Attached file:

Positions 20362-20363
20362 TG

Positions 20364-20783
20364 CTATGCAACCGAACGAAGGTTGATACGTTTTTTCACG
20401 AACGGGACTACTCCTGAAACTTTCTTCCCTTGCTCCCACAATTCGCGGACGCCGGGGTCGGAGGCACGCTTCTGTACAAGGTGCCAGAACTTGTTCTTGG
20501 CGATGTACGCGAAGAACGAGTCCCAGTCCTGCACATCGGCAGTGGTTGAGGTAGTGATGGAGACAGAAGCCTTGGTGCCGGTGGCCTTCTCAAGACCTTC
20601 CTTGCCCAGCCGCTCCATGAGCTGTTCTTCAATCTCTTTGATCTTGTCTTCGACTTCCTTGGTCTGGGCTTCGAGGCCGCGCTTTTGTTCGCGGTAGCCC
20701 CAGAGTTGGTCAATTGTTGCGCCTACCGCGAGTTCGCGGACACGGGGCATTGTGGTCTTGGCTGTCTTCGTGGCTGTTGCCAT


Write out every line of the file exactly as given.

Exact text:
Positions 20362-20363
20362 TG

Positions 20364-20783
20364 CTATGCAACCGAACGAAGGTTGATACGTTTTTTCACG
20401 AACGGGACTACTCCTGAAACTTTCTTCCCTTGCTCCCACAATTCGCGGACGCCGGGGTCGGAGGCACGCTTCTGTACAAGGTGCCAGAACTTGTTCTTGG
20501 CGATGTACGCGAAGAACGAGTCCCAGTCCTGCACATCGGCAGTGGTTGAGGTAGTGATGGAGACAGAAGCCTTGGTGCCGGTGGCCTTCTCAAGACCTTC
20601 CTTGCCCAGCCGCTCCATGAGCTGTTCTTCAATCTCTTTGATCTTGTCTTCGACTTCCTTGGTCTGGGCTTCGAGGCCGCGCTTTTGTTCGCGGTAGCCC
20701 CAGAGTTGGTCAATTGTTGCGCCTACCGCGAGTTCGCGGACACGGGGCATTGTGGTCTTGGCTGTCTTCGTGGCTGTTGCCAT